We anticipate funding five to seven projects with a suggested total budget for individual projects in the range of $1,000 to $4,500. Funds can provide both salary support and costs associated with acquiring and analyzing new or existing data sources. Proposals that are part of larger research initiatives are also welcome. We cannot provide funding for overhead or other indirect costs. Requests for travel funding must be limited to travel necessary to carry out the research project. Project budgets should be for activities that take place within one year or less of receipt of funding. Applicants should consult a tax adviser on any potential tax liabilities stemming from a grant award.

Application Process

The application must include:
  1. Project Summary – a 200 word description of the project written for a non-academic audience.
  2. Research Proposal – No more than 3 pages (not including list of suggested referees, budget narrative, and human subjects narrative), single-spaced with 1 inch margins around and a font size no smaller than 12 point. The research proposal should include the following sections:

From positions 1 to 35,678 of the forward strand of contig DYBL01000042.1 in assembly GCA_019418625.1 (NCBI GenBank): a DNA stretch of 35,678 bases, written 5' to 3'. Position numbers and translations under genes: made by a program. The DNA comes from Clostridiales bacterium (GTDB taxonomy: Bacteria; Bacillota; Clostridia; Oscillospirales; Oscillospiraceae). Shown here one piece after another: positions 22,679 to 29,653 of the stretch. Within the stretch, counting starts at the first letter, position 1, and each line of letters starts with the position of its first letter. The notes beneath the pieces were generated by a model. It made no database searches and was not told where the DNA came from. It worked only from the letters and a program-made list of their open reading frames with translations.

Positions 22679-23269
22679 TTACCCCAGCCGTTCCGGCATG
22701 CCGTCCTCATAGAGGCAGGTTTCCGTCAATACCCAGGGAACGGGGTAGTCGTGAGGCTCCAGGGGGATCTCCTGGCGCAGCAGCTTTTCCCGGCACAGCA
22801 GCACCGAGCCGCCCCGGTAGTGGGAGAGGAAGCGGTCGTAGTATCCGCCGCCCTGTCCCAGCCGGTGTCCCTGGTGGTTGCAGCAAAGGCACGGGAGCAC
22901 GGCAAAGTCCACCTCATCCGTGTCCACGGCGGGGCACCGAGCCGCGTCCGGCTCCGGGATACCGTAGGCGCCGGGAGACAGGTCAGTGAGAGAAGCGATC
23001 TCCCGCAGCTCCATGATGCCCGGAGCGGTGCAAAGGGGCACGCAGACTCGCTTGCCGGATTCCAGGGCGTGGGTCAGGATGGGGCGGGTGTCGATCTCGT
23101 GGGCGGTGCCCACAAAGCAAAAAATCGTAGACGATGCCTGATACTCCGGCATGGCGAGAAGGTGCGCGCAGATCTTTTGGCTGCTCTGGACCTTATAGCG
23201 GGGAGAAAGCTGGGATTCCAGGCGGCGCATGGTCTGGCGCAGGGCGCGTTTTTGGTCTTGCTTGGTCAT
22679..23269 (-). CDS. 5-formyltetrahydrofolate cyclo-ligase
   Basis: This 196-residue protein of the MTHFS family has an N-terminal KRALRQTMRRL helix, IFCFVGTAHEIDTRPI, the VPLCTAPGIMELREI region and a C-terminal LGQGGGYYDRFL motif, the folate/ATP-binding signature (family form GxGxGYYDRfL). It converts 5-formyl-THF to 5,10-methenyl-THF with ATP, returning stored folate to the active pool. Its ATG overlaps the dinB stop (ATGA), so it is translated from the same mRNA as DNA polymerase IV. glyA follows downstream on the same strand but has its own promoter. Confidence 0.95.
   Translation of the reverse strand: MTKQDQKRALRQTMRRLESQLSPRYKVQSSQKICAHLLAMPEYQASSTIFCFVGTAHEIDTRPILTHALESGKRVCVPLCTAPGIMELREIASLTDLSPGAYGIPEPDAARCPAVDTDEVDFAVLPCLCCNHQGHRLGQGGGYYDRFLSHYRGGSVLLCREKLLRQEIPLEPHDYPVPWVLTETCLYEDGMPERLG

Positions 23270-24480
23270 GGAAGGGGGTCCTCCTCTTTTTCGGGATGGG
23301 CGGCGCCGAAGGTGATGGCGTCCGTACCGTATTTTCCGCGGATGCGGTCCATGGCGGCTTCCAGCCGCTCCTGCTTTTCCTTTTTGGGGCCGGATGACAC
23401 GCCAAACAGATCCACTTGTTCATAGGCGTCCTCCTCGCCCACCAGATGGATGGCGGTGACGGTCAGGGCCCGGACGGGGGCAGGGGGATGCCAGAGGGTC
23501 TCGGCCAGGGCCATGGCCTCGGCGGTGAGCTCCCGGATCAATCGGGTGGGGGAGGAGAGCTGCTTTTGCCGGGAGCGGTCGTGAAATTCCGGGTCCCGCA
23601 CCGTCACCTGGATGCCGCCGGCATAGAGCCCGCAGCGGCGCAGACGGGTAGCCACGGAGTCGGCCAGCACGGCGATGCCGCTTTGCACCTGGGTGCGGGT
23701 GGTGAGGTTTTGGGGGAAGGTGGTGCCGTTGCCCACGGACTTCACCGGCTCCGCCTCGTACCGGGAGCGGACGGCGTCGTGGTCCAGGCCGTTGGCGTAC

1. Research Aims: Succinctly describe the specific research aims of the project.
    2. Project Description: Describe the project and include the following information:
      1. Significance of the project, including:
        1. Significance to research: discuss knowledge to be gained and how it is relevant to the scholarly literature
        2.  Relevance: describe how the project will contribute to at least one of the two goals of the UCLA ALP Program (above). The UCLA Law School Animal Law and Policy Small Grants Program: Advancing academic scholars hip to support law and policy reform to benefit animals. UCLA School of Law Box 951476 Los Angeles, CA 90095-1476
      2. Research strategy/methodology, including a description of the project’s design, sampling and/or data collection procedures, and plan for data analysis;